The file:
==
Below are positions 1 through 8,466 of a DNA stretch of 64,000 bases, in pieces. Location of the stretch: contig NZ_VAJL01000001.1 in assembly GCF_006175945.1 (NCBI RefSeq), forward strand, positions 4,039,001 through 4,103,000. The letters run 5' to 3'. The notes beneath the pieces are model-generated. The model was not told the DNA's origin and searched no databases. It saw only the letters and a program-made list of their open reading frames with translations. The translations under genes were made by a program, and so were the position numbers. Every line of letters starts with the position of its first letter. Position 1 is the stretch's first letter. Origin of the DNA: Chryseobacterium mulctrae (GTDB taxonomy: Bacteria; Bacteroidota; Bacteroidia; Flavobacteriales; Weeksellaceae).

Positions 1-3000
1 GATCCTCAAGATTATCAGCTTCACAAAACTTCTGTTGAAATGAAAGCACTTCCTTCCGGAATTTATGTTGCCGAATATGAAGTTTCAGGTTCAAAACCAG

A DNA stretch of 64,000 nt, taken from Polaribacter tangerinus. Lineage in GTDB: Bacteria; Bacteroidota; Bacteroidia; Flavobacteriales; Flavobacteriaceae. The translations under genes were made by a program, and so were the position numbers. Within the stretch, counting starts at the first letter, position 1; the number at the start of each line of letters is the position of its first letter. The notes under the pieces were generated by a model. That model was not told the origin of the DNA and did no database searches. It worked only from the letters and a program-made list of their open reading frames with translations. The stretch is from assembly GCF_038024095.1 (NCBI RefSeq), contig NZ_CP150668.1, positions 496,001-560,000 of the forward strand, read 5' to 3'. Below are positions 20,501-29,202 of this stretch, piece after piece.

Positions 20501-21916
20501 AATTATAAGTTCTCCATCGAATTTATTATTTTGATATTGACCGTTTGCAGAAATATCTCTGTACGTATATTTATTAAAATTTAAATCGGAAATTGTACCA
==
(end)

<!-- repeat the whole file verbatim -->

Below are positions 1 through 8,466 of a DNA stretch of 64,000 bases, in pieces. Location of the stretch: contig NZ_VAJL01000001.1 in assembly GCF_006175945.1 (NCBI RefSeq), forward strand, positions 4,039,001 through 4,103,000. The letters run 5' to 3'. The notes beneath the pieces are model-generated. The model was not told the DNA's origin and searched no databases. It saw only the letters and a program-made list of their open reading frames with translations. The translations under genes were made by a program, and so were the position numbers. Every line of letters starts with the position of its first letter. Position 1 is the stretch's first letter. Origin of the DNA: Chryseobacterium mulctrae (GTDB taxonomy: Bacteria; Bacteroidota; Bacteroidia; Flavobacteriales; Weeksellaceae).

Positions 1-3000
1 GATCCTCAAGATTATCAGCTTCACAAAACTTCTGTTGAAATGAAAGCACTTCCTTCCGGAATTTATGTTGCCGAATATGAAGTTTCAGGTTCAAAACCAG

A DNA stretch of 64,000 nt, taken from Polaribacter tangerinus. Lineage in GTDB: Bacteria; Bacteroidota; Bacteroidia; Flavobacteriales; Flavobacteriaceae. The translations under genes were made by a program, and so were the position numbers. Within the stretch, counting starts at the first letter, position 1; the number at the start of each line of letters is the position of its first letter. The notes under the pieces were generated by a model. That model was not told the origin of the DNA and did no database searches. It worked only from the letters and a program-made list of their open reading frames with translations. The stretch is from assembly GCF_038024095.1 (NCBI RefSeq), contig NZ_CP150668.1, positions 496,001-560,000 of the forward strand, read 5' to 3'. Below are positions 20,501-29,202 of this stretch, piece after piece.

Positions 20501-21916
20501 AATTATAAGTTCTCCATCGAATTTATTATTTTGATATTGACCGTTTGCAGAAATATCTCTGTACGTATATTTATTAAAATTTAAATCGGAAATTGTACCA